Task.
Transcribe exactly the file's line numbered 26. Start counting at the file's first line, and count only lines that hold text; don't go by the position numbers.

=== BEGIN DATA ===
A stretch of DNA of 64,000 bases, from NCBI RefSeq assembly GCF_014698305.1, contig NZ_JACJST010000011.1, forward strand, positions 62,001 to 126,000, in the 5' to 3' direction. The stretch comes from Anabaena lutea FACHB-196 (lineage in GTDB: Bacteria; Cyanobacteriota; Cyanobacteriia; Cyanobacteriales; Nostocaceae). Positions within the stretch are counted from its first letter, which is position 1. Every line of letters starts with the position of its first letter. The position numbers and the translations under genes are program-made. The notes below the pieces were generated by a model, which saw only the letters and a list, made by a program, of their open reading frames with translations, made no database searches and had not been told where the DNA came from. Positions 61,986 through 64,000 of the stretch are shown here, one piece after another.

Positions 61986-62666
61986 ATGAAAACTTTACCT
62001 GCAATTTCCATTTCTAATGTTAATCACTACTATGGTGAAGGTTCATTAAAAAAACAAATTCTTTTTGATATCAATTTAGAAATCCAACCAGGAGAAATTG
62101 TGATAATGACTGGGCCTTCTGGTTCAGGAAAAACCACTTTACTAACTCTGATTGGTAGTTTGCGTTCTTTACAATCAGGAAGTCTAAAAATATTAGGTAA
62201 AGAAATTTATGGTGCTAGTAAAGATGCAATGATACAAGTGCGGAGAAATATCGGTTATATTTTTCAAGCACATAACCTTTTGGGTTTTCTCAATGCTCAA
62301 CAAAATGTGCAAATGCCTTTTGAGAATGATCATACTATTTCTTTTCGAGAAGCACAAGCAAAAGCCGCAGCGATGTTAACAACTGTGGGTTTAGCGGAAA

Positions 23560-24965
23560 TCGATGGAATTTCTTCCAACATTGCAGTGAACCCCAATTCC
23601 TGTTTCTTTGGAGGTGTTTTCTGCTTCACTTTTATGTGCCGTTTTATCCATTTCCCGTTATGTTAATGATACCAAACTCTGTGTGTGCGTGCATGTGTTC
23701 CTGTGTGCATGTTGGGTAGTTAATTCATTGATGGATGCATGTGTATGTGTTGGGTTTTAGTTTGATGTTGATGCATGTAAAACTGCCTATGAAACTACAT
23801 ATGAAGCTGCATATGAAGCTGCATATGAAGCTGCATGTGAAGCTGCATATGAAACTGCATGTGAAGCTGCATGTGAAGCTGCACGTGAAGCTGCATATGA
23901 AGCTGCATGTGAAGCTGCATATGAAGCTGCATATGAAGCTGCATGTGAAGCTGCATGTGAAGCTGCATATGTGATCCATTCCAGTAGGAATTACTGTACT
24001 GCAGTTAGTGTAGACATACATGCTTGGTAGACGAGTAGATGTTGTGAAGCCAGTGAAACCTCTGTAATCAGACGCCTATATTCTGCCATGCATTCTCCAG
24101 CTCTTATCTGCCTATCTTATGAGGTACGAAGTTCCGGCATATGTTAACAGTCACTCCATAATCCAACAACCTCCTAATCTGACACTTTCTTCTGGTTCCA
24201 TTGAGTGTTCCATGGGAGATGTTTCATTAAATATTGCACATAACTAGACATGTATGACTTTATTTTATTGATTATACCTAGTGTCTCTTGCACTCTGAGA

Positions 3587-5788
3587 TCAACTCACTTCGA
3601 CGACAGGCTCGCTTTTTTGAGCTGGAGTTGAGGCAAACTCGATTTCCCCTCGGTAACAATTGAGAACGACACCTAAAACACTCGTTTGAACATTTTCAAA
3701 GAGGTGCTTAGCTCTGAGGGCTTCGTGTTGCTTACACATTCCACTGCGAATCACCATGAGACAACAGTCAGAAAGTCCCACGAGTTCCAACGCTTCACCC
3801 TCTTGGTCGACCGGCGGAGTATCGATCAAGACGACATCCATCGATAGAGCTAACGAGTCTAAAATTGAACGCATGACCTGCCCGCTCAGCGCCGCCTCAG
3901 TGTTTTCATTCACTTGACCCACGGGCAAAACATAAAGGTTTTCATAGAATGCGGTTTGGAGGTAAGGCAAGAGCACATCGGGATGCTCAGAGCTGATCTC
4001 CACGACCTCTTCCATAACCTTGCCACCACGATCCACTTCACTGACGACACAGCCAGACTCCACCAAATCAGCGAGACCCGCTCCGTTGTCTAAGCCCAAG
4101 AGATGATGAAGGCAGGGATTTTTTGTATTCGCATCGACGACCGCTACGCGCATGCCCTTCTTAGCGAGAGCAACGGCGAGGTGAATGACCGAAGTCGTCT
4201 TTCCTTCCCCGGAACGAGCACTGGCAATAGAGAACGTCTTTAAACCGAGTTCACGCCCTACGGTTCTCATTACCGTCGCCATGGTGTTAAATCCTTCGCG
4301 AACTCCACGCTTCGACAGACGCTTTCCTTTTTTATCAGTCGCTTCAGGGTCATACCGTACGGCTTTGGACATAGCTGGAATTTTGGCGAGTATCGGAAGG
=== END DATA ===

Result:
4301 AACTCCACGCTTCGACAGACGCTTTCCTTTTTTATCAGTCGCTTCAGGGTCATACCGTACGGCTTTGGACATAGCTGGAATTTTGGCGAGTATCGGAAGG